Advanced sound-on-disc-Parallel with improvements in sound-on-film technology, a number of companies were making progress with systems in which movie sound was recorded onto phonograph discs. In sound-on-disc technology from the era, a phonograph turntable is connected by a mechanical interlock to a specially modified film projector, allowing for synchronization. In 1921, the Photokinema sound-on-disc system developed by Orlando Kellum was employed to add synchronized sound sequences to D. W. Griffith's failed silent film Dream Street. A love song, performed by star Ralph Graves, was recorded, as was a sequence of live vocal effects. Apparently, dialogue scenes were also recorded, but the results were unsatisfactory and the film was never publicly screened incorporating them. On May 1, 1921, Dream Street was rereleased, with love song added, at New York City's Town Hall theater, qualifying it-however haphazardly-as the first feature-length film with a live-recorded vocal sequence.4 There would be no others for more than six years.

In 1925, Warner Bros., then a small Hollywood studio with big ambitions, began experimenting with sound-on-disc systems at New York's Vitagraph Studios, which it had recently purchased. The Warner Bros. technology, named Vitaphone, was publicly introduced on August 6, 1926, with the premiere of the nearly three-hour-long Don Juan; the first feature-length movie to employ a synchronized sound system of any type throughout, its soundtrack contained a musical score and sound effects, but no recorded dialogue-in other words, it had been staged and shot as a silent film. Accompanying Don Juan, however, were eight shorts of musical performances, mostly classical, as well as a four-minute filmed introduction by Will H. Hays, president of the Motion Picture Association of America, all with live-recorded sound. These were the first true sound films exhibited by a Hollywood studio. Don Juan would not go into general release until February of the following year, making the technically similar The Better 'Ole, put out by Warner Bros. In October 1926, the first feature film with synchronized playback throughout to show to a broad audience.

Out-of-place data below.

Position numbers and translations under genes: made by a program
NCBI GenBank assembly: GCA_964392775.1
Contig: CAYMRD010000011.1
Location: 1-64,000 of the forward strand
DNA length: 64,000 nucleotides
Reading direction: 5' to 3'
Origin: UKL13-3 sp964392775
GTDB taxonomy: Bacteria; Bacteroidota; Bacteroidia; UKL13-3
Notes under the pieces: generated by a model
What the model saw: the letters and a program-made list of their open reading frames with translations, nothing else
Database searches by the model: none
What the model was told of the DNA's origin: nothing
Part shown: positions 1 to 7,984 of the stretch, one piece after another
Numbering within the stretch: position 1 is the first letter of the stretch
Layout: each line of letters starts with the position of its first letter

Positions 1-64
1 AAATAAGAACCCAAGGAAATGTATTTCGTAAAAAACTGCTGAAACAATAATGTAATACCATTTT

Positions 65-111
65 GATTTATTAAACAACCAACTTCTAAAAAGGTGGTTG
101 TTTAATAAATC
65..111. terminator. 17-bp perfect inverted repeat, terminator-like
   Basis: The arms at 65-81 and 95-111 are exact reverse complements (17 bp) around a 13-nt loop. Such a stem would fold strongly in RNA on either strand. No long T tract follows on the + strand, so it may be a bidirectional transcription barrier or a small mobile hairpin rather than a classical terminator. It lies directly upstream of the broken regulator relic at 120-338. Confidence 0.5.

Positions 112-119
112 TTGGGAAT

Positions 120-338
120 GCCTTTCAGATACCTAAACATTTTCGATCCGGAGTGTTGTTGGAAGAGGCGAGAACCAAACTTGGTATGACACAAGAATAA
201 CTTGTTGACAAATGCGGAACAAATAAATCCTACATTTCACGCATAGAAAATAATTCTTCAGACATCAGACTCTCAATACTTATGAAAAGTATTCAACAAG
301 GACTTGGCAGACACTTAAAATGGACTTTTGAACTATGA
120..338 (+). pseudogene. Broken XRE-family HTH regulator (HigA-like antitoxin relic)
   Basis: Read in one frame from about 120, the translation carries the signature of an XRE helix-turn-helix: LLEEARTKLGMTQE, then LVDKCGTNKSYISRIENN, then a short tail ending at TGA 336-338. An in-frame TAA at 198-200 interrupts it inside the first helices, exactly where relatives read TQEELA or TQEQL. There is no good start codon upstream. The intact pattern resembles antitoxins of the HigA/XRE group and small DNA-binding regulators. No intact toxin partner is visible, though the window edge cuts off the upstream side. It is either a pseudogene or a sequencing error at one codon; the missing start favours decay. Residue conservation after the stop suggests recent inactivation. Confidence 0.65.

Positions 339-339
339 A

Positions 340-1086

Sound-on-film would ultimately win out over sound-on-disc because of a number of fundamental technical advantages:

  • Synchronization: no interlock system was completely reliable, and sound could fall out of synch due to disc skipping or minute changes in film speed, requiring constant supervision and frequent manual adjustment
  • Editing: discs could not be directly edited, severely limiting the ability to make alterations in their accompanying films after the original release cut
  • Distribution: phonograph discs added extra expense and complication to film distribution
  • Wear and tear: the physical process of playing the discs degraded them, requiring their replacement after approximately 20 screenings

Nonetheless, in the early years, sound-on-disc had the edge over sound-on-film in two substantial ways:

  • Production and capital cost: it was generally less expensive to record sound onto disc than onto film and the central exhibition systems-turntable/interlock/projector-were cheaper to manufacture than the complex image-and-audio-pattern-reading projectors required by sound-on-film
  • Audio quality: phonograph discs, Vitaphone's in particular, had superior dynamic range to most sound-on-film processes of the day, at least during the first few playings-while sound-on-film tended to have better frequency response, this was outweighed by greater distortion and noise

As sound-on-film technology improved, both of these disadvantages were overcome.

The third crucial set of innovations marked a major step forward in both the live recording of sound and its effective playback: